Airport scanner switched on

Airport scanner switched on

December 23rd, 2011 by Mike Pare in Business Around the Region

TSA volunteers wait in line to demonstrate how the new full body scanner works which was recently installed at the Chattanooga Metropolitan Airport.

TSA volunteers wait in line to demonstrate how...

Photo by Dan Henry /Times Free Press.

U.S. Airways employee Randy Tilly said he understands the debate over use of a new full-body scanner at Chattanooga Metropolitan Airport.

"I've got a vested interest in security," he said Thursday while waiting for a plane at the airport terminal. But he added there are privacy worries among some travelers, as well as the cost of installing the machines at airports countrywide.

Transportation Security Administration officials said the scanner now operational at the airport's checkpoint improves security.

Stephen Wood, TSA's federal security director at the airport, said the machine also holds the latest technology that enhances privacy by eliminating passenger-specific images, a worry related to the first scanners installed in airports a few years ago.

"We've addressed a lot of concerns," Wood said.

A separate TSA officer no longer is needed to view a traveler's image in a remote room, according to TSA. The image of the passenger has been replaced by a generic outline of a person, officials said.

Also, TSA officials said the 300 mm electromagnetic wave imaging technology used in the new machine is safe for all passengers, including pregnant women and children.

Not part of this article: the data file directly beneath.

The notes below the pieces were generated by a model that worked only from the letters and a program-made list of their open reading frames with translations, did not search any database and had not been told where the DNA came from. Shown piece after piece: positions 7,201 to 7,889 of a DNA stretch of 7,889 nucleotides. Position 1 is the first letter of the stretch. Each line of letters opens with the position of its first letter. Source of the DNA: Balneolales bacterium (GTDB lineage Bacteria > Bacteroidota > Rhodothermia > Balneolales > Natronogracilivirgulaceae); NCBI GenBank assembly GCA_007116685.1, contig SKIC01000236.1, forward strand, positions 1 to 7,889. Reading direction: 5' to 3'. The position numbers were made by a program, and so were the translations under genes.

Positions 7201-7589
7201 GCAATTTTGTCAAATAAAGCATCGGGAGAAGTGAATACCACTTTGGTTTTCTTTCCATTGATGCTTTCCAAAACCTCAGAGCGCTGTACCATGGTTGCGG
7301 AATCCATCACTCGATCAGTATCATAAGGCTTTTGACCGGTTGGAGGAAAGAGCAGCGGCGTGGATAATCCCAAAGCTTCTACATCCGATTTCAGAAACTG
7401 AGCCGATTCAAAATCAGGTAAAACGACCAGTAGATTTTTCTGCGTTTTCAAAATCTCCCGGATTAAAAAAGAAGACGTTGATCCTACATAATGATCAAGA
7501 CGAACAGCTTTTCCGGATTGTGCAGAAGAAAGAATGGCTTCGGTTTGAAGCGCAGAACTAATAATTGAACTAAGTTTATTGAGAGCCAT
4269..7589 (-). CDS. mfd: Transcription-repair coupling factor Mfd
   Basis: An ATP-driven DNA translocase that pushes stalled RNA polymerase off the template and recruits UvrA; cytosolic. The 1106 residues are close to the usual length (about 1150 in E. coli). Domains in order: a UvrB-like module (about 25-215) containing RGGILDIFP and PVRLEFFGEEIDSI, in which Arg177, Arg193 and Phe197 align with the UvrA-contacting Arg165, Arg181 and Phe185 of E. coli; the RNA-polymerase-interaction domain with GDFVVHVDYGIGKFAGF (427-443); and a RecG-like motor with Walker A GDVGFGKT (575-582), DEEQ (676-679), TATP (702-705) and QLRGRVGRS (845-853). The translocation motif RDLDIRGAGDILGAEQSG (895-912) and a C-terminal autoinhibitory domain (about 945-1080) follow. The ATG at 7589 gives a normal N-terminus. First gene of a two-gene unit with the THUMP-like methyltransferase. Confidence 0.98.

Jon Allen, a TSA spokesman, said the energy emitted by the technology is 1,000 times less than international limits.

He said travelers are picked at random to enter the machine, though he wouldn't say what percent of air passengers are chosen. Allen said the scanning takes about 12 to 15 seconds per person.

"We haven't seen a negative impact on wait times," he said. Allen said people can refuse the scanner, but they are subject to a traditional pat-down.

The Chattanooga airport now has two security lanes at the checkpoint. One uses the typical metal scanning equipment while the other the advance imaging technology.

The $150,000 cost of the machine is paid by the federal government.

Air traveler Polly Sisson, of Chattanooga, said safety and security are the most important factors to her.

"As far as I'm concerned, I'd rather be safe. It doesn't bother me," she said.

Everette Lumsden, of Lexington, N.C., who also was waiting for a flight, said he's sure some people have objections to scanners.

But while he's sitting on the plane, he said he'd rather know that everything was done to keep it safer.

Airport spokeswoman Christina Siebold said having the latest generation of the scanner is a plus.

She added that the second lane at the checkpoint helps customer service and speed travelers through security.